Ideas and actions

Welcome to the Faculty of Arts, a dynamic community of students, faculty and staff working in and across the humanities, social sciences and creative arts. Our ideas and actions are propelled by curiosity, creativity, and a deep commitment to contribute to a better world.

The Faculty of Arts acknowledges that we live and work on the traditional territory of ‎the Neutral, Anishinaabeg, and Haudenosaunee peoples. The University of Waterloo is situated on the Haldimand Tract, the land promised to the Six Nations that includes ten kilometres on each side of the Grand River. Learn more about territorial acknowledgement.

  1. Nov. 22, 2019Professor Geoffrey Fong awarded Canada’s highest honour for research impact in global tobacco control
    Geoffrey Fong speaking

    The research of Professor Geoffrey Fong affects populations and helps save lives worldwide. In recognition of his research leadership over 17 years, Professor Fong has been awarded the 2019 Medal of Honour by the Health Research Foundation (HRF) of Innovative Medicines Canada – the foremost Canadian health research award celebrating the best and brightest minds and discoveries in the Canadian life sciences sector

  2. Nov. 12, 2019Preserving Indigenous languages: Songs in the Key of Cree artists visit campus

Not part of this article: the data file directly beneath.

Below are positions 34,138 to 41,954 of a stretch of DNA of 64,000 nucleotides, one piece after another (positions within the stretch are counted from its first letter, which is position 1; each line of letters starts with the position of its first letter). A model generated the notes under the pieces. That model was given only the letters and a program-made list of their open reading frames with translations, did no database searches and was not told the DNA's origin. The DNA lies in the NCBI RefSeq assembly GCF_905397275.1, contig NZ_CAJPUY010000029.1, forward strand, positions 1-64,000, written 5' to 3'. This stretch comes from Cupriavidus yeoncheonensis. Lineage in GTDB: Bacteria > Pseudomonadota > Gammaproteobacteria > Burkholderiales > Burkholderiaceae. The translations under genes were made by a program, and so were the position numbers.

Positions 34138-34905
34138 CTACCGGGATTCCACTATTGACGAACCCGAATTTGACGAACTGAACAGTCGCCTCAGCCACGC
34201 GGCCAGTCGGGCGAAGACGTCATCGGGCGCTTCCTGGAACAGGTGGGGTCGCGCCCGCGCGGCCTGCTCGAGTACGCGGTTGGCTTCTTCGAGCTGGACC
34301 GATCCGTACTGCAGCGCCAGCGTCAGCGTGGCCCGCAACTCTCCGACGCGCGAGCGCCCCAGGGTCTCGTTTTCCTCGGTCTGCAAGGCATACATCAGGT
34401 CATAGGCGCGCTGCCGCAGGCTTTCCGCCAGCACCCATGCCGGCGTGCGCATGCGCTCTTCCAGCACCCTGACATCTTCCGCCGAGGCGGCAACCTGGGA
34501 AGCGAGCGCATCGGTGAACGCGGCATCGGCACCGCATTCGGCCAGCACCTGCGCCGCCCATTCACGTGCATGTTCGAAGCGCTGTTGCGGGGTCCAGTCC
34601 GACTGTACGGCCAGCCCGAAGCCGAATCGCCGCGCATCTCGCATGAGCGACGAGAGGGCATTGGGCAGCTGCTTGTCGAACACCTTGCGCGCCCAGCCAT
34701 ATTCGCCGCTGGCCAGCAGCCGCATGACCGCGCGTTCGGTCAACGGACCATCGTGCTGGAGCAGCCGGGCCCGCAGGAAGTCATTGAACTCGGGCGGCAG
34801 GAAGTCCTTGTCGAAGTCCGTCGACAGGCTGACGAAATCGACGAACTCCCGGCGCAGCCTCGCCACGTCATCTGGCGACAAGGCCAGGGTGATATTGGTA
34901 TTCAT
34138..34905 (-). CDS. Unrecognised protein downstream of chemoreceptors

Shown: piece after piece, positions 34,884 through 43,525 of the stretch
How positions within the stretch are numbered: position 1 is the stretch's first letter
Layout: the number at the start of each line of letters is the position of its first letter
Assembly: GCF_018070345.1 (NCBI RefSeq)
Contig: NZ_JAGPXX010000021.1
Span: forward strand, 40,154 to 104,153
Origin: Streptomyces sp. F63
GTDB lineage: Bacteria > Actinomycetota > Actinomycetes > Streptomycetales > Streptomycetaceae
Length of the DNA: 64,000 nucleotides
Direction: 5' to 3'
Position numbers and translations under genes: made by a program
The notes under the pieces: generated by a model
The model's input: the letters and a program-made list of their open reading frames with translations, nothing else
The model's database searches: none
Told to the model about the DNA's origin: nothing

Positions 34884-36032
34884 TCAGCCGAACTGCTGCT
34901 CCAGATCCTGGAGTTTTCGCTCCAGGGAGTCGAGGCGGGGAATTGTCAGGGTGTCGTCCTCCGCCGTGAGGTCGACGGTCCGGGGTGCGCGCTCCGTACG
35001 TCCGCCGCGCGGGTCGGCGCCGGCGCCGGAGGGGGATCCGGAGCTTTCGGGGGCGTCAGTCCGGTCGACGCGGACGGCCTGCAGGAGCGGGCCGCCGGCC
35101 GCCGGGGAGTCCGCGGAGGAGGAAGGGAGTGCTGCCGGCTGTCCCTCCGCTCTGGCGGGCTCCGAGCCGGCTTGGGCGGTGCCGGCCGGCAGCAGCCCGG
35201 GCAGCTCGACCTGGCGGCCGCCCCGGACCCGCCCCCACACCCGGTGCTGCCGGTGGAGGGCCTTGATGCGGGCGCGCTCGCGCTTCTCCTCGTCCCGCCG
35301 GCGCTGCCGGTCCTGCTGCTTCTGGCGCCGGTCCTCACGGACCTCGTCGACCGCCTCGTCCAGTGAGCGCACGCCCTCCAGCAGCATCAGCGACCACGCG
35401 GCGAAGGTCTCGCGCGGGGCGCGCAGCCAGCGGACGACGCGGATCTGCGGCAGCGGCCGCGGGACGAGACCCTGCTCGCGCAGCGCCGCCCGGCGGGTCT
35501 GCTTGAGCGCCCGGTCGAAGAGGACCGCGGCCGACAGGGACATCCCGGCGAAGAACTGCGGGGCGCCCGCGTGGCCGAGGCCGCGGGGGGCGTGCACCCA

Tomson Highway playing piano with Patricia Cano singing

    Indigenous languages are critically endangered throughout the world. This is more than a loss of words: Indigenous languages embody sets of relationships and ways of being in the world that are powerful, transformative, and sometimes very funny. The Songs in the Key of Cree performance highlights the global importance of Indigenous languages.

  3. Oct. 30, 2019Marginalia scholarship leads to discovery of Milton's relationship to Shakespeare
    detail of Milton's notes in Romeo and Juliet of the First Folio

    Serendipity and scholarly expertise came together this fall to solve a puzzle about two giants of the English literary canon. “It’s like if you discovered that Milton was a woman – it would be unavoidable to address that in future studies,” says Katherine Acheson, a professor of English who edited Early Modern English Marginalia, the collection that led to the discovery of how Milton met Shakespeare.

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